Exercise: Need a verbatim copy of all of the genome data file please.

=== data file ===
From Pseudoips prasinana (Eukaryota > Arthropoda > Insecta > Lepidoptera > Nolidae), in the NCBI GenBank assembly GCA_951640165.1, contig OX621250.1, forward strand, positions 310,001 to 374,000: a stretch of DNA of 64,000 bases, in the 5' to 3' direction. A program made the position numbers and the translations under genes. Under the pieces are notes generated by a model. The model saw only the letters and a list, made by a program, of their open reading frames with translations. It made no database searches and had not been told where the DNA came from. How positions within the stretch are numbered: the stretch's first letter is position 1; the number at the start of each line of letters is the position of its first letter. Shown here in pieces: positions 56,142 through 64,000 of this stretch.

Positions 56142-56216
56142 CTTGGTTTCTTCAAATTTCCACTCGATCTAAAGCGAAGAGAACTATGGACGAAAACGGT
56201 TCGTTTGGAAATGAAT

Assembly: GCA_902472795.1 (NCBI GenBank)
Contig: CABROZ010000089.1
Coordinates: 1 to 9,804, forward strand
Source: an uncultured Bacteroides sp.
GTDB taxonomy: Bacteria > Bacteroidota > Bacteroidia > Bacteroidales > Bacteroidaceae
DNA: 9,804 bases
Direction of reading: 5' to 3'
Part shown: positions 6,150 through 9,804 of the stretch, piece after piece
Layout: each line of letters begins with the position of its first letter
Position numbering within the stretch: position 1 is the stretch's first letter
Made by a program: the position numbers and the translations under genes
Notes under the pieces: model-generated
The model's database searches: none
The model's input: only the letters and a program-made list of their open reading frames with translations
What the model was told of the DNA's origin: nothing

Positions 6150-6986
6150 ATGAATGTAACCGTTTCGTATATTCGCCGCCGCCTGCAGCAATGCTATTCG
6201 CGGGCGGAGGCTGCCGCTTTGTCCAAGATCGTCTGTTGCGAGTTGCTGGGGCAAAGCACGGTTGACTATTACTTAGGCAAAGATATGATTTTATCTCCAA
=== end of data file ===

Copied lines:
From Pseudoips prasinana (Eukaryota > Arthropoda > Insecta > Lepidoptera > Nolidae), in the NCBI GenBank assembly GCA_951640165.1, contig OX621250.1, forward strand, positions 310,001 to 374,000: a stretch of DNA of 64,000 bases, in the 5' to 3' direction. A program made the position numbers and the translations under genes. Under the pieces are notes generated by a model. The model saw only the letters and a list, made by a program, of their open reading frames with translations. It made no database searches and had not been told where the DNA came from. How positions within the stretch are numbered: the stretch's first letter is position 1; the number at the start of each line of letters is the position of its first letter. Shown here in pieces: positions 56,142 through 64,000 of this stretch.

Positions 56142-56216
56142 CTTGGTTTCTTCAAATTTCCACTCGATCTAAAGCGAAGAGAACTATGGACGAAAACGGT
56201 TCGTTTGGAAATGAAT

Assembly: GCA_902472795.1 (NCBI GenBank)
Contig: CABROZ010000089.1
Coordinates: 1 to 9,804, forward strand
Source: an uncultured Bacteroides sp.
GTDB taxonomy: Bacteria > Bacteroidota > Bacteroidia > Bacteroidales > Bacteroidaceae
DNA: 9,804 bases
Direction of reading: 5' to 3'
Part shown: positions 6,150 through 9,804 of the stretch, piece after piece
Layout: each line of letters begins with the position of its first letter
Position numbering within the stretch: position 1 is the stretch's first letter
Made by a program: the position numbers and the translations under genes
Notes under the pieces: model-generated
The model's database searches: none
The model's input: only the letters and a program-made list of their open reading frames with translations
What the model was told of the DNA's origin: nothing

Positions 6150-6986
6150 ATGAATGTAACCGTTTCGTATATTCGCCGCCGCCTGCAGCAATGCTATTCG
6201 CGGGCGGAGGCTGCCGCTTTGTCCAAGATCGTCTGTTGCGAGTTGCTGGGGCAAAGCACGGTTGACTATTACTTAGGCAAAGATATGATTTTATCTCCAA